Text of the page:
24-Nov-2001 -- I decided I would like to make this expedition an official trip for the Catholic Walking Club of Victoria, of which I am a member. However only one other member was available on the day planned.
The closest road to this confluence is the one which travels south from the small town of Porepunkah along the valley of the Buckland River. This is a very picturesque drive with spectacular views of Mt. Buffalo to the west. About 13 kilometres of bitumen and 30 kilometres of unsealed gravel in fairly good condition. The valley is quite narrow at the southern end, and the surrounding mountain ridges steep and heavily wooded. Parts of the land are designated State Forest, and near the confluence were signs indicating the Alpine National Park. There are free-range cattle grazing under licence along the river, and care is necessary as they don't always think cars should have right of way!
The road running closest to the confluence, called the Mt Murray Track, is subject to seasonal winter closure to avoid damage by 4WD vehicles, and a solidly padlocked gate was in place till 30 November, forcing us to walk an extra 3 kilometres or so. Along the valley floor the track was gently undulating and close to the river at all times. Lots of birds and evidence of other native wildlife, although none were sighted on this day. There were three streams to cross on foot, one being the Buckland River itself, but in no case was the water more than shin deep. However, for comfort, we removed our boots to keep dry feet. The water here is clear, fast running and wonderful to drink.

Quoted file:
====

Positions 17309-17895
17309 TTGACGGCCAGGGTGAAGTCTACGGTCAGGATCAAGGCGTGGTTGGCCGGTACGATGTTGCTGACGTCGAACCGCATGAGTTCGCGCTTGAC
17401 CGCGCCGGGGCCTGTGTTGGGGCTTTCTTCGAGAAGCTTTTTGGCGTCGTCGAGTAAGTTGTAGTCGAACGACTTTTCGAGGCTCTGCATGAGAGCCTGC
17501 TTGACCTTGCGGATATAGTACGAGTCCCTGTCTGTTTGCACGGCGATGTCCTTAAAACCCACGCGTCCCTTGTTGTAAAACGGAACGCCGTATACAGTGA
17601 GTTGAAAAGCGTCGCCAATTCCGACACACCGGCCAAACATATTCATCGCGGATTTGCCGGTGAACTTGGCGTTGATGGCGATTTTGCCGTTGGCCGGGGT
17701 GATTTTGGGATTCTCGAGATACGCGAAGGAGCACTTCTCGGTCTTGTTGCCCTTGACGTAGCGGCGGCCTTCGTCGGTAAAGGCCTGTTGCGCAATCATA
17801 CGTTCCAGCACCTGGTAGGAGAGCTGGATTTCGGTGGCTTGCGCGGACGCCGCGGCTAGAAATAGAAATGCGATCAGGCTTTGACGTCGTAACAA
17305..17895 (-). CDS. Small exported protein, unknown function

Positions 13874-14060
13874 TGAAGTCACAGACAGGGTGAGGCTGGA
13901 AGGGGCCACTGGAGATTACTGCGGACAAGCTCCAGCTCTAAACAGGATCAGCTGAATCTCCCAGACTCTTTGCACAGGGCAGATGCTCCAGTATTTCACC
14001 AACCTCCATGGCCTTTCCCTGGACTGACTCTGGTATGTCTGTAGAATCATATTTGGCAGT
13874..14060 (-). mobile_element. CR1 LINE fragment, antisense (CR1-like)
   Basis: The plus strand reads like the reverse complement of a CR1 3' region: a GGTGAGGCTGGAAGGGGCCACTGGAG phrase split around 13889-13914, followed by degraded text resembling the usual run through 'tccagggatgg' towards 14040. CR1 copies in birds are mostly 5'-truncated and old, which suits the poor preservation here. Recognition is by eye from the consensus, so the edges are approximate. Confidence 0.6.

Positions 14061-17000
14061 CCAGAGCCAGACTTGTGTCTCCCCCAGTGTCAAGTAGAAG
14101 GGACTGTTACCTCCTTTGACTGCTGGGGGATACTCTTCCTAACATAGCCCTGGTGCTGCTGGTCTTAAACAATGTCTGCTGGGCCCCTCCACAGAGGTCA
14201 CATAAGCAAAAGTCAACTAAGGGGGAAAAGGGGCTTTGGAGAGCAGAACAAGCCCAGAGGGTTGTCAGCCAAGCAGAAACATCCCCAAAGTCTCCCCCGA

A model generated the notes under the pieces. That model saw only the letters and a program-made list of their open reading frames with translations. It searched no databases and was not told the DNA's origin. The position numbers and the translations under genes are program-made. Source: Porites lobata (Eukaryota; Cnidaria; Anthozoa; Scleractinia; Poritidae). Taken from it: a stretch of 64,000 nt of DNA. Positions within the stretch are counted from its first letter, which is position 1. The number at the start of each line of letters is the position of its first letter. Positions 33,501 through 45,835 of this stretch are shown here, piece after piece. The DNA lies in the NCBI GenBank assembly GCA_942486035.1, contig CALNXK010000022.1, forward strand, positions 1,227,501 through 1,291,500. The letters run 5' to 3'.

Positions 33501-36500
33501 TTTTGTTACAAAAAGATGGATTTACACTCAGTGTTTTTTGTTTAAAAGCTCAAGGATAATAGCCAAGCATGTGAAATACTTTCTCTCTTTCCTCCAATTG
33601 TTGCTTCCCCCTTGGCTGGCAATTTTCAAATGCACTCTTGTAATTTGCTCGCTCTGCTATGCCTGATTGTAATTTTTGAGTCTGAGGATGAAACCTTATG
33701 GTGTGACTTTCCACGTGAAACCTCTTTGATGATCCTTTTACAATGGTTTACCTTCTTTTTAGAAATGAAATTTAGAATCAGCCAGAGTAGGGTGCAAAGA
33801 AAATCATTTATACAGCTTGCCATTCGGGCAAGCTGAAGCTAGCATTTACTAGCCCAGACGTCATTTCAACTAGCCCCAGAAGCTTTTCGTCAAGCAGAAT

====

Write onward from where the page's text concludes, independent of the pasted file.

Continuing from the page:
The confluence was just over 1 kilometre east, and about 240 metres climb from the nearest track, on the side of a ridge which eventually climbs to 1500 metres. After a gentle start, the angle increased sharply, and progress became quite slow. The surface was mainly loose gravel and tree litter, and the vegetation was eucalypt forest, with a good amount of wattle and thick, often prickly scrub, with many fallen trees to impede passage. We reached the confluence area at 1410 and then the main difficulty was moving over the steep terrain and positioning the GPS in a way that it didn't slide down the slope while it was showing the magic numbers for the camera! When this mission was accomplished, we took photos of the views, which consisted of glimpses of the surrounding mountains, and the river valley we had left not long before. And of course we took pictures of ourselves displaying the walking club badge.
The route back to the car was the reciprocal of our approach, and was equally tricky and slow due to the angle of the hillside, the looseness of the soil and the dense foliage. We both ended up with many small scratches on our legs due to the prickly nature of the local flora. We were glad to see the 4WD road at last and head back to our riverside camp.